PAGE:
In 2005, an African-American off-duty detective was shoot 28 times by four white Chicago police officers and lived to talk about it. But it is Howard Morgan, not the officers, who was convicted for attempted murder this past January.
According to police, Morgan opened fire with his service weapon when officers tried to arrest him, which caused them to shoot him 28 times. His family, however, very much doubts those claims.
“Four white officers and one black Burlington Northern Santa Fe Railroad police man with his weapon on him — around the corner from our home — and he just decided to go crazy? No. That’s ludicrous,” Morgan’s wife, Rosalind Morgan, told the Sun-Times.
She was not the only person to doubt CPD‘s side of the story. A Change.org petition signed by more than 2,600 people called for all charges against Morgan to be dropped, and now Occupy Chicago is getting involved.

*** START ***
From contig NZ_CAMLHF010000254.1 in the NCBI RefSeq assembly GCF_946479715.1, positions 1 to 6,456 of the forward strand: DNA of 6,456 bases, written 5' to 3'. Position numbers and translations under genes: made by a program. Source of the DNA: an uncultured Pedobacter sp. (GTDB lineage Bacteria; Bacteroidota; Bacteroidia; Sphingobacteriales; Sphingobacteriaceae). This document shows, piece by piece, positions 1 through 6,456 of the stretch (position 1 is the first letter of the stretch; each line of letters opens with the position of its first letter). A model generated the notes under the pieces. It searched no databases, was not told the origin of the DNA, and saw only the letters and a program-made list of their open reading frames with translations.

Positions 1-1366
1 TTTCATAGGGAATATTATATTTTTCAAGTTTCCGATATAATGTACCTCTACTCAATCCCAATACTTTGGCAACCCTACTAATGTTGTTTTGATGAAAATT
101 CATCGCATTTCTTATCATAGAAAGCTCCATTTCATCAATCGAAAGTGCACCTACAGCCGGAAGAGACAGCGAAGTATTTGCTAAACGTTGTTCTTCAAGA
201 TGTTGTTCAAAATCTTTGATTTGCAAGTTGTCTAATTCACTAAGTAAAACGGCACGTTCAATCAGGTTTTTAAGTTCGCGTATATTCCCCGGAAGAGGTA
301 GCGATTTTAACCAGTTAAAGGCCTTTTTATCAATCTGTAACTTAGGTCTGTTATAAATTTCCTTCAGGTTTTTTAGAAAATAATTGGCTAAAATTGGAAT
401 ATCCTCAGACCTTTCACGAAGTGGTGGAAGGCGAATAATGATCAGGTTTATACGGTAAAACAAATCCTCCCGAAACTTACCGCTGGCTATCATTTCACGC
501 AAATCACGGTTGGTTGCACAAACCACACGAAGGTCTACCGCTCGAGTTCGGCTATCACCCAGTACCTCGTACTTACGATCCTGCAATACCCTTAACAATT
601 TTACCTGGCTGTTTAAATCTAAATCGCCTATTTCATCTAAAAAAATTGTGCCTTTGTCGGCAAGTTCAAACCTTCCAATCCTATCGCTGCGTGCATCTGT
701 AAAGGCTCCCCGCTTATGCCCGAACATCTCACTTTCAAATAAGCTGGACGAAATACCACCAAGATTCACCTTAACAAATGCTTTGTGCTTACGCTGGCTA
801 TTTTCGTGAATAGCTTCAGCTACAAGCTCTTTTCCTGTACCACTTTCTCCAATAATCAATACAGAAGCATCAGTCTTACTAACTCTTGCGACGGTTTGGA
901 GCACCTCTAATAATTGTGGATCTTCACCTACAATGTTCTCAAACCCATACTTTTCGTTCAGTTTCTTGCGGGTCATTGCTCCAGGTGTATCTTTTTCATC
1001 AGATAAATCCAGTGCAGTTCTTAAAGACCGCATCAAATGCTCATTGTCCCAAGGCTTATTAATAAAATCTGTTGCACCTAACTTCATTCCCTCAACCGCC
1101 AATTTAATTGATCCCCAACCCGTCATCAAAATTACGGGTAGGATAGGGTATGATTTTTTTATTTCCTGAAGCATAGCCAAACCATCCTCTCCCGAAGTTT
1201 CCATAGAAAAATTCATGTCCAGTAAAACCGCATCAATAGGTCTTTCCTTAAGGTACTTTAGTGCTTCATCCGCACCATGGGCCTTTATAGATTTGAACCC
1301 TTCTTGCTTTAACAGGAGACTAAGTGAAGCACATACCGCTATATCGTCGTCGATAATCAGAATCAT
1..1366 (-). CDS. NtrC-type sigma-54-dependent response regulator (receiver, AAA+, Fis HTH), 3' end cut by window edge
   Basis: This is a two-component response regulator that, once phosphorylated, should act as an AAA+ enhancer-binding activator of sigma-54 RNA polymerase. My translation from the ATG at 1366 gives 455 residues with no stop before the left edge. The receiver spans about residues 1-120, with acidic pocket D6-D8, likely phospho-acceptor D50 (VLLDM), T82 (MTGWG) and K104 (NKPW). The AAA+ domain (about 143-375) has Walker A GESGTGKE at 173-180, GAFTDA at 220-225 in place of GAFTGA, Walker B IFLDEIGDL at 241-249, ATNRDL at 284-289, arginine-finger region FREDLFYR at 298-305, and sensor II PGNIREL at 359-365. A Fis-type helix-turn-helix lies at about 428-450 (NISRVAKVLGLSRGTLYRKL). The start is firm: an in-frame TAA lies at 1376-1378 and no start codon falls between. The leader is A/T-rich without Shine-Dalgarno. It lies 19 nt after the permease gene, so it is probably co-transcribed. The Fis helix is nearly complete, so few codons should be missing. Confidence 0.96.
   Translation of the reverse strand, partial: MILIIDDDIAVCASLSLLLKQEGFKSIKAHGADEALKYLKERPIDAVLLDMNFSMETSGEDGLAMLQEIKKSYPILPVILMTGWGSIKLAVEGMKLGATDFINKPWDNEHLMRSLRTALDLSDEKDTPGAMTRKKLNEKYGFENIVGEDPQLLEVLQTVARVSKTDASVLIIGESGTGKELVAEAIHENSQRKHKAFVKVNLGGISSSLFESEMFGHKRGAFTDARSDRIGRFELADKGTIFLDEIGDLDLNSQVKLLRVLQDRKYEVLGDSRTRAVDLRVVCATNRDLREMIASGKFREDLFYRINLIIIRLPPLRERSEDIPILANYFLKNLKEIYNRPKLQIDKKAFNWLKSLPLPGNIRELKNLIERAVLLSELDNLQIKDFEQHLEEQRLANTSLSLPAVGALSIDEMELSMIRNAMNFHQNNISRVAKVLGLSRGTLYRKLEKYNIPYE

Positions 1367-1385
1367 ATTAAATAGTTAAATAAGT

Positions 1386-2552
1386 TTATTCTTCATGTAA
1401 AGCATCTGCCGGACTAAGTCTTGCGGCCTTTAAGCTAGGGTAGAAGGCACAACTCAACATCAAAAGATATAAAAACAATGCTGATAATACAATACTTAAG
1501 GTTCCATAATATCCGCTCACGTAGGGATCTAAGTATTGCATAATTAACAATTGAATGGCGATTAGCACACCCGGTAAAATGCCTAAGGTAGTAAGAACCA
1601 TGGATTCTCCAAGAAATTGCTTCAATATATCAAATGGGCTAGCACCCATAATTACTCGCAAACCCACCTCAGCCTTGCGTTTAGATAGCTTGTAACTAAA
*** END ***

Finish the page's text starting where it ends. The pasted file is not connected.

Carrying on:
In the wake of the Trayvon Martin tragedy issues of authority, particularly the use of deadly force, have been at the forefront of primetime news debates. This week, police officers who shot and killed Kenneth Chamberlain in his White Plains, New York, apartment last November, will learn whether they will be charged with wrongdoing. In New Orleans, a rare jolt of justice rung from the south when five police officers were sentenced to lengthy prison terms for shooting innocent civilians during Hurricane Katrina.
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The officers who shot Morgan, however, will not face any jail time. Today he will be sentenced in Chicago. He faces 80 years in prison.